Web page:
Last week, I found Richard spaced out in the hallway. He was staring at the wall with a completely unfocused expression. It was honestly a little unnerving. More and more often, I've caught him on "auto-pilot;" he'll be wiping down a countertop, or changing the trash, and you'll get the sense he's on another planet. One time, he was drinking coffee, and there was nothing in the cup.

When he gets like that, it's best to try to snap him out of it early. Sometimes it works and sometimes it doesn't.

"Hey, Richard!" I said, loudly. Richard gave no indication he'd heard me. He continued facing the wall, his jaw slightly slack, his eyes glazed. "Richard!" I repeated. This time his eyes slid over and met mine, though he remained completely silent.

Pretending this was entirely normal, I held out a bag to him. "Hey, can you put these mice in the freezer for me?"

He reached out, still silent, and took the bag. For a moment, we stood there. I wondered if he was going to keep staring at the wall. But then, he turned and began wandering slowly off, clutching the bag.

Poor guy.

Being his age, all alone, and with some of his mental facilities failing... it's humbling to work with someone like that. You might wonder why we keep him on, but honestly, this job is all he has, and at his age, he wouldn't be able to find anything else. An extra set of hands is an extra set of hands, anyway.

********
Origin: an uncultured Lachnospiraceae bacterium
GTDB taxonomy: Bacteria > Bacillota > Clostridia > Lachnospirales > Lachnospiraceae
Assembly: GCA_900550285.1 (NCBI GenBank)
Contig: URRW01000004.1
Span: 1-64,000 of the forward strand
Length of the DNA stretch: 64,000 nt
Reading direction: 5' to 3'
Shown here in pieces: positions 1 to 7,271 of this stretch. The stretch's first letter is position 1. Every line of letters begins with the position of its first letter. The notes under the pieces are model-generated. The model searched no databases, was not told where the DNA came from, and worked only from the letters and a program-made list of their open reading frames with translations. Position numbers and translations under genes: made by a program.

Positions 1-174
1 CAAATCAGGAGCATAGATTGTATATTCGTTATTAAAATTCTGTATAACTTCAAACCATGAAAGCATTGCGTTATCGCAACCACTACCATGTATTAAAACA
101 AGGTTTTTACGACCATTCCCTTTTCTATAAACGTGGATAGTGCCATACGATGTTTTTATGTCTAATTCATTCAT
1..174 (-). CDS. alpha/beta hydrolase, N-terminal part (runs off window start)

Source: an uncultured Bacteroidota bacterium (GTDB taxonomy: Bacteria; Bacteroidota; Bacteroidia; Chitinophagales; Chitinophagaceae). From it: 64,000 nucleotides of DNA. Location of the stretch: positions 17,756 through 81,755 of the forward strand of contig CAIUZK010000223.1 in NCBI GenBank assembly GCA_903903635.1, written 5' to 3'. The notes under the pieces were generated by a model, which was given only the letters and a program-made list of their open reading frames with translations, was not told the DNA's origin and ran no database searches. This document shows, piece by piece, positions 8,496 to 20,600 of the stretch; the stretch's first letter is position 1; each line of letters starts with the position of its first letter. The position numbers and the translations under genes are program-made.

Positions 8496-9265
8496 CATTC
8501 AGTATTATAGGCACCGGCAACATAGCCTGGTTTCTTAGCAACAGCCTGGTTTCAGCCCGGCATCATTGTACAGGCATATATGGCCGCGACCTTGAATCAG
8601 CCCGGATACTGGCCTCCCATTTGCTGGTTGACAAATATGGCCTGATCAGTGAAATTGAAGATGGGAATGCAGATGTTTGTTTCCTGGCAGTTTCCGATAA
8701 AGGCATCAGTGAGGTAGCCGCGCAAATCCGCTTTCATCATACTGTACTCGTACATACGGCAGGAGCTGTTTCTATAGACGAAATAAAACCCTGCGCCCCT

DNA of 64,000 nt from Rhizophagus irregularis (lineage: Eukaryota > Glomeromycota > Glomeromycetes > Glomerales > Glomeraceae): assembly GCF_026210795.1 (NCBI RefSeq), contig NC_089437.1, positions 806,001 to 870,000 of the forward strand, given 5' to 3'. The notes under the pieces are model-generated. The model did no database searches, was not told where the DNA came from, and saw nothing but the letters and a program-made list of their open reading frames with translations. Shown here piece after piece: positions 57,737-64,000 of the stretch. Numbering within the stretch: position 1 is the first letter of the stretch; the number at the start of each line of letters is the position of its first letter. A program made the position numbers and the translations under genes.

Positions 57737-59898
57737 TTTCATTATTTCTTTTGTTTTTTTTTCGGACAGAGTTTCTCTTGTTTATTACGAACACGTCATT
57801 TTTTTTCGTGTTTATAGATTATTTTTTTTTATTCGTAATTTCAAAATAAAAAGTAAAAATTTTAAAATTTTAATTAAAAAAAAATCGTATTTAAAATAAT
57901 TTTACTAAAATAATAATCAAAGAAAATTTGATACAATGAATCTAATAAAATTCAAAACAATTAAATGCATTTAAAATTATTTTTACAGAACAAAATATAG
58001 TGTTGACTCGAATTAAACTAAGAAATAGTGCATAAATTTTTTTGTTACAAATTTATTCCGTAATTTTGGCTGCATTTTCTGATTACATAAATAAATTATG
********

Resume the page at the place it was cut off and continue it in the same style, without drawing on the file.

I went back to the procedure room to finish up what I was doing. I made sure to check in on Richard about an hour later; when he slides off into his own head, you sometimes have to reorient him more than once before he really snaps out of it. He seemed okay, though. He was in the break room when I saw him at noon, washing his hands in a slow, methodical way. The break room smelled absolutely horrible. Horrible smells have never bothered Richard much. He must've had Hot Pockets for lunch. Old Hot Pockets.

"Done with lunch?" I asked cheerfully, as if the break room didn't smell like nine-day-old ham. He grunted at me, which I assumed meant yes. "Great!" I exclaimed. "Would you mind replacing the biohazard bags in room 18, and also taking the carcasses up to the incinerator? I think the freezer is full." He grunted at me, which I assumed meant yes.

It was maybe an hour or two later that a postdoc caught me in the hall. "Excuse me, but the freezer is full," she said. I groaned internally. I thought Richard has snapped out of it, but he must have wandered off again.